to 0.98. The isentropic efficiency of the high pressure turbine stage is 0.71 and that of the low pressure stage 0.78. The generator efficiency is 0.96.

Evaporator [Superheater

Power Plant with Saturated Steam

The schematic diagram of the saturated steam power plant is displayed in figure 7. In this case nine parallel collector loops with eight collectors in series are needed. Again due to the symmetry of the collector field only five loops are displayed and calculated. In the end the mass flux is multiplied by the factor 1.8.

The outlets of the parallel rows collectors are connected to a main header entering a separator drum. Again the steam quality at the separator inlet is set to 0.85. The saturated water from the separator is recirculated to the collector inlet whereas the saturated steam is fed to the steam turbine. For the simulation the same component efficiencies have been used as for the superheated steam process.

Design Condition

The design calculations are performed for both options for the specified site for the 21st of June at noon and a DNI of 850 W/m2. The incidence angle for that time and site is 14°. The most important design efficiencies for the two investigated options are listed in table 2.

Table 2: Design performance of the saturated and superheated steam processes.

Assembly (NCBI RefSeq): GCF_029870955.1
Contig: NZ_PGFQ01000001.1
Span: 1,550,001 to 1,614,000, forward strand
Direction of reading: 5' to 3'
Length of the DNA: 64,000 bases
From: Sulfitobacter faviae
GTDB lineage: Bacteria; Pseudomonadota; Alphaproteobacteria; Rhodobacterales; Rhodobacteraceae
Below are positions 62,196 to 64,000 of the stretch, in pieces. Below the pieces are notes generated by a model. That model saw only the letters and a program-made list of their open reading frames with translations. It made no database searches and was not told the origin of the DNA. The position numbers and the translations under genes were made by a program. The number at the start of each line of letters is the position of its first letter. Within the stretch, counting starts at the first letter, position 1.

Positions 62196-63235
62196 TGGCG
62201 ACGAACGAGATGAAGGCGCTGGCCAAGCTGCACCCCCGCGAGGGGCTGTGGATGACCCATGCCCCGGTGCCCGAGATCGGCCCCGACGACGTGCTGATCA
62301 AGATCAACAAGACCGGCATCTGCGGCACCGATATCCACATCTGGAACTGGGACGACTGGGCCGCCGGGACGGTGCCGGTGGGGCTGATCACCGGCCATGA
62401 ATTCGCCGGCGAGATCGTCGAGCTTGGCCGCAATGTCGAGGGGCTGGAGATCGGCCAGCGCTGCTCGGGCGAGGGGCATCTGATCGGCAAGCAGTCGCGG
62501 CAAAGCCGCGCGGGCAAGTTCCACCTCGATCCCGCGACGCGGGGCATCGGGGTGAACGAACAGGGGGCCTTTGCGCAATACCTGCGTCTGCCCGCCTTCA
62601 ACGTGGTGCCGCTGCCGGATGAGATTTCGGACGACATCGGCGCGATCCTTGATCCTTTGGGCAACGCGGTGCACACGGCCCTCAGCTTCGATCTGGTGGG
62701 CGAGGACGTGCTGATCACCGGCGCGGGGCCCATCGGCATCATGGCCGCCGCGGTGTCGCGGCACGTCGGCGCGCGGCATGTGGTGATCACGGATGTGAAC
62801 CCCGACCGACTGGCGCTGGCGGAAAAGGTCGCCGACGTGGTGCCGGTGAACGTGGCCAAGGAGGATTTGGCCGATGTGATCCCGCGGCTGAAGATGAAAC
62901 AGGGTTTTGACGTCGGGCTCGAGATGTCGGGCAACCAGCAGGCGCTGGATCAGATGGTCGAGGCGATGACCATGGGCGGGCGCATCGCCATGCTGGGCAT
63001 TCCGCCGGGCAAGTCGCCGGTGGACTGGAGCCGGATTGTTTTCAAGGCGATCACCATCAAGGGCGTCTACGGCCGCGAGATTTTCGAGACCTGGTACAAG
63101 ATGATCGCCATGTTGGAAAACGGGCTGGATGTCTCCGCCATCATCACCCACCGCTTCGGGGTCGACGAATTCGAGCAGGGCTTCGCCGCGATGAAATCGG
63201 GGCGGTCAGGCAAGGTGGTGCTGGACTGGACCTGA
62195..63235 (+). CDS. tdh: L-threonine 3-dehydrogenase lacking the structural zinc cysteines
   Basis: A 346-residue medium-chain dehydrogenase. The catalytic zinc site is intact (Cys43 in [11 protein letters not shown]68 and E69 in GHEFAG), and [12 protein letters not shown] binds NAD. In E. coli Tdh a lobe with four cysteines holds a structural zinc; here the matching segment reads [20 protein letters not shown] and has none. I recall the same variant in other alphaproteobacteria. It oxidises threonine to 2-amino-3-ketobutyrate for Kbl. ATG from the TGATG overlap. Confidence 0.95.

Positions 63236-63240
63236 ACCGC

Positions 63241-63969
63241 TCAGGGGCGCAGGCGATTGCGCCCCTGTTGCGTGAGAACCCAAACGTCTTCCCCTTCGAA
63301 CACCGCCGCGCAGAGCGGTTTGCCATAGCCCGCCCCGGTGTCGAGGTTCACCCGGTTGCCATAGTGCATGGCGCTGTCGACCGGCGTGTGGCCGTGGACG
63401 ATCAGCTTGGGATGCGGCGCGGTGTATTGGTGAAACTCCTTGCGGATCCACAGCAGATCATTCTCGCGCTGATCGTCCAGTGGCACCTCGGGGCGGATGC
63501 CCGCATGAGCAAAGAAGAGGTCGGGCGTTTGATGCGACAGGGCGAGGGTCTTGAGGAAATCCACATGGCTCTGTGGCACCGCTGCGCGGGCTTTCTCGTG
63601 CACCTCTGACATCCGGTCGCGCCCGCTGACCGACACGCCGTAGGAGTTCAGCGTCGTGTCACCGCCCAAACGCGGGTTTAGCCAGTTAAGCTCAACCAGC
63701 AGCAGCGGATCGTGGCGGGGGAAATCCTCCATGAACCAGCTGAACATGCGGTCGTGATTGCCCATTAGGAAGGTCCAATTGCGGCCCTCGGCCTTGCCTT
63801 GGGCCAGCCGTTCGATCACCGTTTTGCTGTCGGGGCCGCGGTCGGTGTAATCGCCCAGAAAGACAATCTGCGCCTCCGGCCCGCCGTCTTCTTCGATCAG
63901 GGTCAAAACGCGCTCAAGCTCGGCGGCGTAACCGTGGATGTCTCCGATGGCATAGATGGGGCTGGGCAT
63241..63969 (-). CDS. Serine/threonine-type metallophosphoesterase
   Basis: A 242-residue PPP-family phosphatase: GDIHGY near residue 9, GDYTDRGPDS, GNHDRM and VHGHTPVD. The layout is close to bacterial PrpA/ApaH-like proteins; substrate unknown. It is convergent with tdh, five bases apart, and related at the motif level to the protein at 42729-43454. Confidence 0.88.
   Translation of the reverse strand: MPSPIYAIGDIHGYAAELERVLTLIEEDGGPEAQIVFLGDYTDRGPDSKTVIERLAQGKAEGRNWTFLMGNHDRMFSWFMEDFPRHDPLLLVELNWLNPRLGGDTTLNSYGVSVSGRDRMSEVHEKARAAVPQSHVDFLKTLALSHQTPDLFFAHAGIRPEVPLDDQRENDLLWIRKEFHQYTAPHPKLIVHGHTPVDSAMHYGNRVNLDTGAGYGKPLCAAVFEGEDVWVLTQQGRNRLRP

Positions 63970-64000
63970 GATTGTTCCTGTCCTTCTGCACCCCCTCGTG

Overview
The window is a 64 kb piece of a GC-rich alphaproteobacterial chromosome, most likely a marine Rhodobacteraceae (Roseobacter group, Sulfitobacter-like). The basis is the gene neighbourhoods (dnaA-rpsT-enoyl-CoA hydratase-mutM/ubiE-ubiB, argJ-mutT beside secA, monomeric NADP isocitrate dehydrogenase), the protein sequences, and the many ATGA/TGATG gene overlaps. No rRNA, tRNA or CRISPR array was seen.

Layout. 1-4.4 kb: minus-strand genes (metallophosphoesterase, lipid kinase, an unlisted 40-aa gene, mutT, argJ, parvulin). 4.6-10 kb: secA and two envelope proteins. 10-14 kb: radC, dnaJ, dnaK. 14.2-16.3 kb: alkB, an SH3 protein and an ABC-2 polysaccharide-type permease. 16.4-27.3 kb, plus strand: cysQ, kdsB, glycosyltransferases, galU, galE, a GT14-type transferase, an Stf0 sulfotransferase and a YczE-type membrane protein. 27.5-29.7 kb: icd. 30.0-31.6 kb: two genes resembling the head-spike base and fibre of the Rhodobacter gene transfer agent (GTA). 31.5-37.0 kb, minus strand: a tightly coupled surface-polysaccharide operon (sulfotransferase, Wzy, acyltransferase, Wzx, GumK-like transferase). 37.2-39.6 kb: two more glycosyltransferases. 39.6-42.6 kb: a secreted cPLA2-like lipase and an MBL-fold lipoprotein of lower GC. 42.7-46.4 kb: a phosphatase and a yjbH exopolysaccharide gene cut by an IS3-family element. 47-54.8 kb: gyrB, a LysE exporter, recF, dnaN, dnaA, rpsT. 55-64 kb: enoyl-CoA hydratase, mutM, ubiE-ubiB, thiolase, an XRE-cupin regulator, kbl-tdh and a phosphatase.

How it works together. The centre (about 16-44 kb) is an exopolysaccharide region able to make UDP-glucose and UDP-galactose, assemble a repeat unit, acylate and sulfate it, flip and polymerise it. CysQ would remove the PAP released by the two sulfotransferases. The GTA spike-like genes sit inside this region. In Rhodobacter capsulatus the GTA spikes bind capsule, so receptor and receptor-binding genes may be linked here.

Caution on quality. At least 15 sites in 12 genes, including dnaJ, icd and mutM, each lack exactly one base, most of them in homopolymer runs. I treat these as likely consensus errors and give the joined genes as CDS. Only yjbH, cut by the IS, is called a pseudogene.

Superheated Steam

Saturated Steam

Solar Field Efficiency [%]



Power Block Net Efficiency [%]



Total Net Efficiency [%]



The thermal efficiency of the solar field is the thermal output of the solar field divided by the DNI on its total aperture area. In case of the saturated steam process the highest fluid temperature in the collector field is the saturation temperature (285°C at 70 bar). Since the collectors of the superheating section of the superheated steam process are operated at
temperatures above the saturation temperature the thermal losses of the superheated steam collector field are higher. Accordingly the efficiency of the saturated steam collector field is 1.8 % higher.


The second row displays the net efficiency of the power block that is defined as the net electrical output of the power plant divided by the thermal output of the solar field. Due to the higher life steam parameters of the superheated steam process the net efficiency of the power block is 1 % higher. The low values of the power block efficiencies are mainly caused by their simplicity. Finally the net efficiency of the superheated steam power plant is 0.2 % higher compared to the saturated steam process. For a final assessment of both options their part-load performance will be investigated in the next section.